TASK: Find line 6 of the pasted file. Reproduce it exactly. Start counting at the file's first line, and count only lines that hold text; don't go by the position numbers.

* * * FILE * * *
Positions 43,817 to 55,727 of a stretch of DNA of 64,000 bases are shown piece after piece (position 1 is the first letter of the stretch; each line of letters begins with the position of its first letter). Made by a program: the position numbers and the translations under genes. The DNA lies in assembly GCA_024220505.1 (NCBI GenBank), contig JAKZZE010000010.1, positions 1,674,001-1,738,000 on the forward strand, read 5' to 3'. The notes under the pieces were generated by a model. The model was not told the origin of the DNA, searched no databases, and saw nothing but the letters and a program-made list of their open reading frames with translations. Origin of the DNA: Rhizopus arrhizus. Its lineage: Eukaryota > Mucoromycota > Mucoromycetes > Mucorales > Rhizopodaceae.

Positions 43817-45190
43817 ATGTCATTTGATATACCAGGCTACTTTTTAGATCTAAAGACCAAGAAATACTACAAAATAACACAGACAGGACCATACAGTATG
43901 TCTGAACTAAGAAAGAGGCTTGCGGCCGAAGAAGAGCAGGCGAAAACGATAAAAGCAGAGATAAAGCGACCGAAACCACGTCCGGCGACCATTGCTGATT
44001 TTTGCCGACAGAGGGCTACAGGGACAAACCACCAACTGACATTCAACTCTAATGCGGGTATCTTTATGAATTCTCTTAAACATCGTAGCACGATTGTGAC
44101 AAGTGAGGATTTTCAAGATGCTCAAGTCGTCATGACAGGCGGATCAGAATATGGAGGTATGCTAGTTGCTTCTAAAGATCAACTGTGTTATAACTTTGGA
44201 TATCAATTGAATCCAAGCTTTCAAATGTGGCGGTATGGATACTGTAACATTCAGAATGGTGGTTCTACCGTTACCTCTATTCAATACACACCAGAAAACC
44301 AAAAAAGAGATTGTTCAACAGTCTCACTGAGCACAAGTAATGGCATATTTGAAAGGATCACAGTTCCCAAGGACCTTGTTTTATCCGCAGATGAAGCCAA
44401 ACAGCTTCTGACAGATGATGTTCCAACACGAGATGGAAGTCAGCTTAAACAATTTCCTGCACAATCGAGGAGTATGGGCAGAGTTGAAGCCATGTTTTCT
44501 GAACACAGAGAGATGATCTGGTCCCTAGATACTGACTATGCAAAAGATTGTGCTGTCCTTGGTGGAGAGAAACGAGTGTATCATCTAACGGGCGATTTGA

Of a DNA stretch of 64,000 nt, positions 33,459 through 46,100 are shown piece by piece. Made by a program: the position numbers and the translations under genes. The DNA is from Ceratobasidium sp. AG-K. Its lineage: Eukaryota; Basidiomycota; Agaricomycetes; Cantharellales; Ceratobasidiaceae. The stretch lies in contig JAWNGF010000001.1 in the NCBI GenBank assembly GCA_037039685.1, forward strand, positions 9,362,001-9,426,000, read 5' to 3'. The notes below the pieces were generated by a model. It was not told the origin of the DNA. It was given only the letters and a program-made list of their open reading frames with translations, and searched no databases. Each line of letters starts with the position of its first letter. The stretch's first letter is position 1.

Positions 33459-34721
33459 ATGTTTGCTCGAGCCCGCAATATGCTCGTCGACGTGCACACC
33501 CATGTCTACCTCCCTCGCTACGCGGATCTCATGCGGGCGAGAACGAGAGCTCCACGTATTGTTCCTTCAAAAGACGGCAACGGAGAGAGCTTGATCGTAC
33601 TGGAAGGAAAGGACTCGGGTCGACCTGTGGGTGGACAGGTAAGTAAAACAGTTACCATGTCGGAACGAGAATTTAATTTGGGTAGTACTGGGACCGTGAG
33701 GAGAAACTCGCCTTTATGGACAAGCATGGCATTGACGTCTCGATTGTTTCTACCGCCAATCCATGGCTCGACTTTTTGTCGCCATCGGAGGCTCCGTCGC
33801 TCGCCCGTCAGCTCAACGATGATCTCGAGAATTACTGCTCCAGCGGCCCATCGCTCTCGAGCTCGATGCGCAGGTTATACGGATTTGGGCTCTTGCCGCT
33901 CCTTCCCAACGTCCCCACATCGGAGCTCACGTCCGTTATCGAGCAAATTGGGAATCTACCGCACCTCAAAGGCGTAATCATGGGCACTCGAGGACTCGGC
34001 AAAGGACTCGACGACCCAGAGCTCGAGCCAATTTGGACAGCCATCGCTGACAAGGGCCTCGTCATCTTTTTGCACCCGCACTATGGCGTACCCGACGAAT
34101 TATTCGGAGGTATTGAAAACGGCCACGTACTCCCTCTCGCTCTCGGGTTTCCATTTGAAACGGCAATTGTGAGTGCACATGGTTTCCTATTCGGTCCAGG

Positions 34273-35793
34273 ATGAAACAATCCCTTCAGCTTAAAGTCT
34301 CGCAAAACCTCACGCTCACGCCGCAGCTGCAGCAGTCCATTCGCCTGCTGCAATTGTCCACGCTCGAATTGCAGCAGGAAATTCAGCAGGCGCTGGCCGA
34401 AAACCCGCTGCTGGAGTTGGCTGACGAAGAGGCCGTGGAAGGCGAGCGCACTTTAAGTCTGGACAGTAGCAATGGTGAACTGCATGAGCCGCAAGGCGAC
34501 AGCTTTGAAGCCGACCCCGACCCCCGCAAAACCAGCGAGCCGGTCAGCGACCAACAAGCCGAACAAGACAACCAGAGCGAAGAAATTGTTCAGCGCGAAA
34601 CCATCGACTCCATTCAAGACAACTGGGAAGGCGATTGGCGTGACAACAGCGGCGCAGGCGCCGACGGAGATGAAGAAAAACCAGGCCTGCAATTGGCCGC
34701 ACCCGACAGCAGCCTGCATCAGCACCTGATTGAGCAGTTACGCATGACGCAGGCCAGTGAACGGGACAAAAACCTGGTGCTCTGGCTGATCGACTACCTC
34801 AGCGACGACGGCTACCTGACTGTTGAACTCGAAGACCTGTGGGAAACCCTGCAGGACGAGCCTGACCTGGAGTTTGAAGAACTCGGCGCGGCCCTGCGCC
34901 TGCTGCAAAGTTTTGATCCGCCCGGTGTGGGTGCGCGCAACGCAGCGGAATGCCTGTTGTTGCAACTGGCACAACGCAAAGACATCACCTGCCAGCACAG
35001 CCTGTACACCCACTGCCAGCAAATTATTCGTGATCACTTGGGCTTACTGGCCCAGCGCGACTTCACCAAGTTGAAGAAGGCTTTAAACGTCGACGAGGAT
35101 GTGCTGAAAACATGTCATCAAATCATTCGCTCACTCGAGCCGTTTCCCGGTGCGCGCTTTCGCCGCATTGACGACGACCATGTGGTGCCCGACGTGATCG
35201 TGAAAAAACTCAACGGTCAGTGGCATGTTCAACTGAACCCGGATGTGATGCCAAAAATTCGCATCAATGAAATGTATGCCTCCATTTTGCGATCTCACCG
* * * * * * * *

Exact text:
44101 AAGTGAGGATTTTCAAGATGCTCAAGTCGTCATGACAGGCGGATCAGAATATGGAGGTATGCTAGTTGCTTCTAAAGATCAACTGTGTTATAACTTTGGA